I’ve been curious about this one ever since I saw the american adaptation years back. I’ve now seen both the Swedish and US versions so I’d really like to read the source material to see how it compares. After how romanticised vampires have become in literature over the years, it’ll be cool to read something with a darker, scarier, and more violent approach towards them. I’ve heard it’s quite intense and creepy so it should be a good change of pace.

 

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Image result for the name of the windThe Name of the Wind – Patrick Rothfuss (2007)

I’ve been putting this one off for a very long time for three reasons. First, it’s not a small book  and 2018 Ashley seems to find that frightening. Second, I’ve heard it takes some time to really grab you. Third, it’s taking Rothfuss FOREVER to write the series, and who needs that pain and suffering in their life? However, pretty much everyone who loves fantasy has really enjoyed this series and I’m looking forward to seeing what all the hype is about. Please don’t end up being boring and disappointing.

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Image result for the well of ascensionThe Well of Ascension – Brandon Sanderson (2007)

I’ve had this book in my bookcase for a few years now and I keep putting it off because I know I’ll need to re-read The Final Empire before I read it. My memory is basically swiss cheese these days and I remember nothing about book one. Okay, nothing other than the fact that the magic system is super cool and that Sanderson actually surprised me by killing off a major character before the climax. This is another series everyone who loves the fantasy genre gushes about. I enjoyed the first book and it’ll be interesting to see where the series goes after how it ended. Sanderson is a really amazing writer so it’ll be nice to get some more exposure to him.

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Image result for since you've been goneSince You’ve Been Gone – Morgan Matson (2011)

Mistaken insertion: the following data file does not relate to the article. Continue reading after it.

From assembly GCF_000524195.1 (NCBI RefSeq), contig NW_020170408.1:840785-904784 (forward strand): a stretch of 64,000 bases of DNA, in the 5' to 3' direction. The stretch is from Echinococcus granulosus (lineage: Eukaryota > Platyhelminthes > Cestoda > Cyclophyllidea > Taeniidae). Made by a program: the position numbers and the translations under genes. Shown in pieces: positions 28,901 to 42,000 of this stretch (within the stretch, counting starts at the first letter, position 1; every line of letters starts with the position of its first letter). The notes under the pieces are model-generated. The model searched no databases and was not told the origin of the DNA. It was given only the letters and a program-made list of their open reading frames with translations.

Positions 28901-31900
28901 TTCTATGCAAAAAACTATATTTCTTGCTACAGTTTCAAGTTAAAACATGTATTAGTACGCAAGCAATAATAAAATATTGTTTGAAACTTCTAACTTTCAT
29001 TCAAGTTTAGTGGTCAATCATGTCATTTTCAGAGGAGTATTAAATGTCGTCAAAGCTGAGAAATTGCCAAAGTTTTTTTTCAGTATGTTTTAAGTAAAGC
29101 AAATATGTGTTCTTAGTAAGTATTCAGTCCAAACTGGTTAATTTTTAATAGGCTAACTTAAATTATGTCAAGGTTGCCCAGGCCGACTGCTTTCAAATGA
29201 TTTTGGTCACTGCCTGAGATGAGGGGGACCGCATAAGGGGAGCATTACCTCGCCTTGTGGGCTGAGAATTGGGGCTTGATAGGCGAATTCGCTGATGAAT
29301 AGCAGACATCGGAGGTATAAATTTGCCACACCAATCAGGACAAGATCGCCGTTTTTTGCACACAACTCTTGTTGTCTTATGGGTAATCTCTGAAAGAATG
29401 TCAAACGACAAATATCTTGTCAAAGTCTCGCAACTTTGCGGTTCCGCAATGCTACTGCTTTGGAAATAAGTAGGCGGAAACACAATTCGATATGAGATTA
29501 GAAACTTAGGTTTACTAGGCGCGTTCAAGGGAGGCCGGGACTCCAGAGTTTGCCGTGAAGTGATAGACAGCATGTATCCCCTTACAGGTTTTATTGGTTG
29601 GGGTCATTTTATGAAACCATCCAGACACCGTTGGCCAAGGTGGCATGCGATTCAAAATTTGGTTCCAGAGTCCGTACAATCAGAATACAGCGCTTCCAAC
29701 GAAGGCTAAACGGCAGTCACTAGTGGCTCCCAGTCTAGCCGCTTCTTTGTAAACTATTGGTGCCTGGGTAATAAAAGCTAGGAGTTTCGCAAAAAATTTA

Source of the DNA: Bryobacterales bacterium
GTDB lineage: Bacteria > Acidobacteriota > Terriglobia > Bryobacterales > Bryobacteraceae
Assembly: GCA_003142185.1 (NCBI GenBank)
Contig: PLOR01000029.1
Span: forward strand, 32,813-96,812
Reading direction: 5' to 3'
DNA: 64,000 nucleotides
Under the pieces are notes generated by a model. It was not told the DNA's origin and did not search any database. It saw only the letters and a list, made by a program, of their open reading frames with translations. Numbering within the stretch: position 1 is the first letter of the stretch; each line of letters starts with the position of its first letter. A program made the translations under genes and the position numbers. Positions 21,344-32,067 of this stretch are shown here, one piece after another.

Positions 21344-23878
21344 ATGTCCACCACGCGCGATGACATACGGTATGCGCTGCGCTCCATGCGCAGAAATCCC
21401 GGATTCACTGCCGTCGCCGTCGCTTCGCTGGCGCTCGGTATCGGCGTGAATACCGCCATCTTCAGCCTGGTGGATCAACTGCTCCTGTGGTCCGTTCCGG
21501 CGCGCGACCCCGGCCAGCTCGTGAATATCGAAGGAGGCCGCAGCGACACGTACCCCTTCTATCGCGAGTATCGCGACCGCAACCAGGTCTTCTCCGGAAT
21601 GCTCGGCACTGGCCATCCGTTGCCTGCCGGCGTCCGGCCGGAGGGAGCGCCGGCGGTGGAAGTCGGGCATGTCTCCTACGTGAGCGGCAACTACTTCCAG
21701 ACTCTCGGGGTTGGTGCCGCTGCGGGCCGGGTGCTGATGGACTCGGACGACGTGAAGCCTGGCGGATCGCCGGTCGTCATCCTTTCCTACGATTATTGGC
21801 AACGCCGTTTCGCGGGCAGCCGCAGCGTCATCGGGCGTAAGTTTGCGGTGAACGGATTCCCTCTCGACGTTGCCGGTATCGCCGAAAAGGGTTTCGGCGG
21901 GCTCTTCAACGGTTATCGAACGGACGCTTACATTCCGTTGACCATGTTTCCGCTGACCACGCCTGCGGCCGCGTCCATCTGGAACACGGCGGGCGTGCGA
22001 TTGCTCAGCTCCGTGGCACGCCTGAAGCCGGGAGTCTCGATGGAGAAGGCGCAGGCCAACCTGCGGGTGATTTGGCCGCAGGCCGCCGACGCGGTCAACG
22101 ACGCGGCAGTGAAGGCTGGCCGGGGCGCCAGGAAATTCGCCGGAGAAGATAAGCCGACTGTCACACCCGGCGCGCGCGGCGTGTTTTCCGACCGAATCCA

Morgan Matson is another one of those YA contemporary authors that people seem to really enjoy. I read the blurb of this one and though it’d be a great choice for my first book of hers. The cover gives me such Summer vibes so don’t be surprised if this one shows up on a summer reads related post later on. I really love reading about well written female friendships in books and it seems ike Since You’ve Been Gone will have one at it’s core. Give me some cute moments and make me feel all the feelings, pretty please!


What are some of the backlist books sitting on your TBR at the moment? Why haven’t you gotten around to them yet? Perhaps you’re like me and keep getting distracted by shiny, pretty new releases! 

Let’s Go Save the World: Wonder Woman: Warbringer by Leigh Bardugo

3.5 stars
WW

If you’re looking for a badass female character, it’s hard to go past the amazingness that is Diana Prince, aka. WONDER WOMAN. She’s strong, brave, looks fantastic in red boots, can use a whip like it’s nobody’s business, and has the kindest heart. What more can you ask for? I mean, look at her:
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Ultimate girl crush.

For this reason I was so excited to get my hands on Wonder Woman: Warbringer. I mean Diana and Leigh Bardugo? Now that’s match up! Which is why I eagerly bought the book and then tore into it like 30 seconds later.

Kidding.

I put it on my shelf and didn’t pick it up again for about six months.

Yep, sounds completely logical to me too.

Moving along, I have read it now! *Dances* So here’s the gist physicist:

WW:W, much like the 2017 film, is a Diana origin story. In this book Diana is seventeen, living her life on Thermiskyra, and is constantly reminded that she is not in fact a true Amazon. In typical hero fashion, she’s keen to get out into the world, quest it up and prove her bad-ass ness (okay, fine, it might be her heroic-ness).

Enter Alia, a teen from New York City on holiday with some friends when her boat explodes right near the Amazonians’ border. Just like in the movie, except replace Steve with Alia, Diana dives into the sea and rescues her. Except, major problem: Alia is a Warbringer, a descendant of Helen of Troy and part of a blood line that causes immense conflict to break out in the world whenever one of them comes of age. Guess who’ll be having the right numbered birthday soon?

In other words, it’s QUEST TIME. Diana sets out with Alia, and several others, in search of a mystical spring in Greece in the hopes of curing Alia of her warbringerness before the next moon cycle. As you can imagine, hijinks ensue.

Why You Should Read This Book: